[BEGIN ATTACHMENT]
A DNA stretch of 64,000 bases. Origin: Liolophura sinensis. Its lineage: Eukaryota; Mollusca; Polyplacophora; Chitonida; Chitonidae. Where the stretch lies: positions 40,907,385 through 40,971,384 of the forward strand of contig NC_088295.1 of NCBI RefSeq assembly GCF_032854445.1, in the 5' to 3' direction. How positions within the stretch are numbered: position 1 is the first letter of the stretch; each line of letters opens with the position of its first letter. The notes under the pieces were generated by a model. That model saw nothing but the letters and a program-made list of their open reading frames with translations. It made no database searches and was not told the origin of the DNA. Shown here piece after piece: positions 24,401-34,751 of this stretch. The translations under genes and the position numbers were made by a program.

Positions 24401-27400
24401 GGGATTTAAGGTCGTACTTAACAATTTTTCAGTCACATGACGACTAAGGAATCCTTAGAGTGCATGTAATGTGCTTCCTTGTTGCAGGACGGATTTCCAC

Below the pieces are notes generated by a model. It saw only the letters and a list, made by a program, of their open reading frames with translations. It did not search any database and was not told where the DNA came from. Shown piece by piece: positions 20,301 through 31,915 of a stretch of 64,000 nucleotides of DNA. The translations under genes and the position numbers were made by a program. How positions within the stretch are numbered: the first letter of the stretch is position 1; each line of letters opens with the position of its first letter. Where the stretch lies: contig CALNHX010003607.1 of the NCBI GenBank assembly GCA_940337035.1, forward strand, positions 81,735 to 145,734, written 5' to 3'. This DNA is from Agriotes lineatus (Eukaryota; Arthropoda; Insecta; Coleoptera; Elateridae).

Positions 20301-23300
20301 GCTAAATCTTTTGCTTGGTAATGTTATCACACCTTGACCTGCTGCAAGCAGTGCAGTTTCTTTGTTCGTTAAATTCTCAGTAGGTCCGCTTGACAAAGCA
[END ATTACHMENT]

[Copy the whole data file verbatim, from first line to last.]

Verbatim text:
A DNA stretch of 64,000 bases. Origin: Liolophura sinensis. Its lineage: Eukaryota; Mollusca; Polyplacophora; Chitonida; Chitonidae. Where the stretch lies: positions 40,907,385 through 40,971,384 of the forward strand of contig NC_088295.1 of NCBI RefSeq assembly GCF_032854445.1, in the 5' to 3' direction. How positions within the stretch are numbered: position 1 is the first letter of the stretch; each line of letters opens with the position of its first letter. The notes under the pieces were generated by a model. That model saw nothing but the letters and a program-made list of their open reading frames with translations. It made no database searches and was not told the origin of the DNA. Shown here piece after piece: positions 24,401-34,751 of this stretch. The translations under genes and the position numbers were made by a program.

Positions 24401-27400
24401 GGGATTTAAGGTCGTACTTAACAATTTTTCAGTCACATGACGACTAAGGAATCCTTAGAGTGCATGTAATGTGCTTCCTTGTTGCAGGACGGATTTCCAC

Below the pieces are notes generated by a model. It saw only the letters and a list, made by a program, of their open reading frames with translations. It did not search any database and was not told where the DNA came from. Shown piece by piece: positions 20,301 through 31,915 of a stretch of 64,000 nucleotides of DNA. The translations under genes and the position numbers were made by a program. How positions within the stretch are numbered: the first letter of the stretch is position 1; each line of letters opens with the position of its first letter. Where the stretch lies: contig CALNHX010003607.1 of the NCBI GenBank assembly GCA_940337035.1, forward strand, positions 81,735 to 145,734, written 5' to 3'. This DNA is from Agriotes lineatus (Eukaryota; Arthropoda; Insecta; Coleoptera; Elateridae).

Positions 20301-23300
20301 GCTAAATCTTTTGCTTGGTAATGTTATCACACCTTGACCTGCTGCAAGCAGTGCAGTTTCTTTGTTCGTTAAATTCTCAGTAGGTCCGCTTGACAAAGCA